One study showed that oil pulling was able to reduce the amount of S. mutans in the plaque and saliva of children after just one week, performing just as well as a popular mouthwash ingredient. (6)
6. Oil Pulling May Have Detoxing Benefits
While studies on oil pulling are mostly focused on dental health, it doesn’t hurt to take a look at the claims made by Ayurvedic practitioners on the whole-body benefits of oil pulling.
Specifically, it is claimed that oil pulling helps pull toxins like heavy metals and bacteria out of the body through the mouth and tongue, which can help cure ailments like acne, headaches, allergies, poor vision, and more. While there are no studies stating these claims are factual, there may be some truth to oil pulling having an indirect, positive effect on other conditions by being able to reduce bad bacteria and inflammation. In addition, the use of sesame oil for detoxifying purposes is backed by studies, giving some merit to the idea that it is a cleansing oil that can draw out impurities. (7)
7. Oil Pulling Relieves Sore Throat
Oil pulling’s antibacterial and anti-inflammatory effects are not only great for killing bad bacteria on your teeth and tongue, but also your throat.
Which Oil Is Best for Oil Pulling?
To begin, you want to make sure you purchase a high quality, cold-pressed, organic virgin oil with no harmful additives to oil pull with. Typically, coconut oil is the best oil to use for oil pulling due to its antibacterial qualities and easy absorption. However, you can also consider using sesame oil. We suggest trying both and determining which works best for you.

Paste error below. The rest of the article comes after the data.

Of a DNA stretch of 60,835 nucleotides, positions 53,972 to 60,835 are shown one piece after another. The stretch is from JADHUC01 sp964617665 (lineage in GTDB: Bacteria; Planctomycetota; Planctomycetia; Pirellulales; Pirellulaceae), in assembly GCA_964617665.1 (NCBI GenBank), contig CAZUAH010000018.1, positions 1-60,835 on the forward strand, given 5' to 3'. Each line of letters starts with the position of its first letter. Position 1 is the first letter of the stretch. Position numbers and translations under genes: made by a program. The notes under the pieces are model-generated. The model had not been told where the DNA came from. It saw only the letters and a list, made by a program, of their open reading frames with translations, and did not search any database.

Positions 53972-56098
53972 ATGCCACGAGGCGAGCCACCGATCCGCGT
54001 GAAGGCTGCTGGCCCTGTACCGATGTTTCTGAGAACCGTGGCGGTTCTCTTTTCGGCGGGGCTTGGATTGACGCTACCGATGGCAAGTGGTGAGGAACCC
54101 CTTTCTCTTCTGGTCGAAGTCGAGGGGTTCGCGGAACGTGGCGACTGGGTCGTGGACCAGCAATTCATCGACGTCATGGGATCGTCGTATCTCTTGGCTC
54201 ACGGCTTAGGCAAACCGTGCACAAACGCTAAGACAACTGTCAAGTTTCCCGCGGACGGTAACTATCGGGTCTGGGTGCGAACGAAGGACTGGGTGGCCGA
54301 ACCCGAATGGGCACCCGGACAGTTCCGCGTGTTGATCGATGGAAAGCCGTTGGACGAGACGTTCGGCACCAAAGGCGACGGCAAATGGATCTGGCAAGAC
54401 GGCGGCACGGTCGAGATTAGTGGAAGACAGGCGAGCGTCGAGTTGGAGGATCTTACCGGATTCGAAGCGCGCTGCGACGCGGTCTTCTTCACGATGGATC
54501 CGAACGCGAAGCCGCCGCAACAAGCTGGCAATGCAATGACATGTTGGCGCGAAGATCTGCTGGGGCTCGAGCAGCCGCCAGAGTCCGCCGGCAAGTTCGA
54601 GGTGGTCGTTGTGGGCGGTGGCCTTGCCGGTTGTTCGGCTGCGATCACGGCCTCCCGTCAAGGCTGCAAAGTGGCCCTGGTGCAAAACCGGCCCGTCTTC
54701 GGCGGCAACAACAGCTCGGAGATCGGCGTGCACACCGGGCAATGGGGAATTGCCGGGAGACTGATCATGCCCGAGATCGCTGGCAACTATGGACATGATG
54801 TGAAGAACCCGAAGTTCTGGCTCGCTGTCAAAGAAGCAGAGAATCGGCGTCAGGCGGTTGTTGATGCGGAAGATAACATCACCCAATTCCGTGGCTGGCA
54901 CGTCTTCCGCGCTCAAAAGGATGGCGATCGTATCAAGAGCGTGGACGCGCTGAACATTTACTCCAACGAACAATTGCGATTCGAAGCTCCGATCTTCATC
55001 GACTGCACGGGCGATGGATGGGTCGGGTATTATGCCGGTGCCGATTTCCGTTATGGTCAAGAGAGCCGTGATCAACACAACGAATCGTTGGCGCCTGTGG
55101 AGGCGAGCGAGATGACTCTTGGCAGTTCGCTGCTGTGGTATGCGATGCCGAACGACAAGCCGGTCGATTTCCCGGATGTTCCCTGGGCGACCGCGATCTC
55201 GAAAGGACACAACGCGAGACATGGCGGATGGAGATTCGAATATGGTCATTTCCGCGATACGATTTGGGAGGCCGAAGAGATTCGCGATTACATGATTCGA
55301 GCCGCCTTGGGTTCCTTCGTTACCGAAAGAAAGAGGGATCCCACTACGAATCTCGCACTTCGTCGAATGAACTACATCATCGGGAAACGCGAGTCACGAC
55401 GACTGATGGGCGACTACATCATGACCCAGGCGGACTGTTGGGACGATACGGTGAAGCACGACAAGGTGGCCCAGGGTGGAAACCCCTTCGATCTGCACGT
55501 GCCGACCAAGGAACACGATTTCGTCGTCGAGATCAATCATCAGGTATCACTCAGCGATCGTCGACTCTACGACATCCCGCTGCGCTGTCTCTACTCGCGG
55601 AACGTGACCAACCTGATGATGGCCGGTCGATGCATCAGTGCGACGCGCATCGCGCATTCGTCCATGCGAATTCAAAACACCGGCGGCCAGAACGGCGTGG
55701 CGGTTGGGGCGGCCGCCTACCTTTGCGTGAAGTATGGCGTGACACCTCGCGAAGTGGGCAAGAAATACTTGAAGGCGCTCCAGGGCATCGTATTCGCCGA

How to Do Oil Pulling
Step 1: In the morning (before drinking or eating anything, or brushing your teeth), gently swish 1 to 2 tablespoons of oil in your mouth for 10 to 20 minutes. If your jaw begins to hurt, try not to swish too hard. If you find you can’t swish for a full 10 minutes, simply work up to it by increasing a minute each day.
Optional: Add 2 to 3 drops of lemon or peppermint essential oil for added antibacterial benefits.
Step 2: When you’re done swishing, spit the oil in the trash (NOT the sink – this can clog the pipes).
Step 3: Brush your teeth and continue your morning routine as usual. Done!
Frequently Asked Questions
1. Will oil pulling affect my fillings?
According to the Coconut Oil Research Center, oil pulling will not affect fillings unless they are already loose due to an infection or improper placement. (9)
2. Do I have to oil pull first thing in the morning?
You don’t have to oil pull in the morning, but it is considered the best time to do so in order to get deep into your gums without any food particles getting in the way.
3. Are there any side effects of oil pulling?
Some people report excess mucous or sinus drainage after oil pulling, which is most likely due to the swishing motion of your mouth. In addition, the first few times you oil pull, you might feel your gag reflex kick in, but this can be prevented by using less oil until you’re more comfortable.
4. How long until I see an effect?
It typically takes about a week to see and feel differences in your teeth and mouth.
5. How often should I oil pull?
If you can oil pull every day, great! If not, aim for at least three days a week.
The Bottom Line
Oil pulling is an excellent complement to your daily dental routine. Not to mention, it’s free from harsh chemicals and requires an ingredient already found in your kitchen. Give this ancient technique a try to naturally fight bad bacteria and keep your teeth healthy!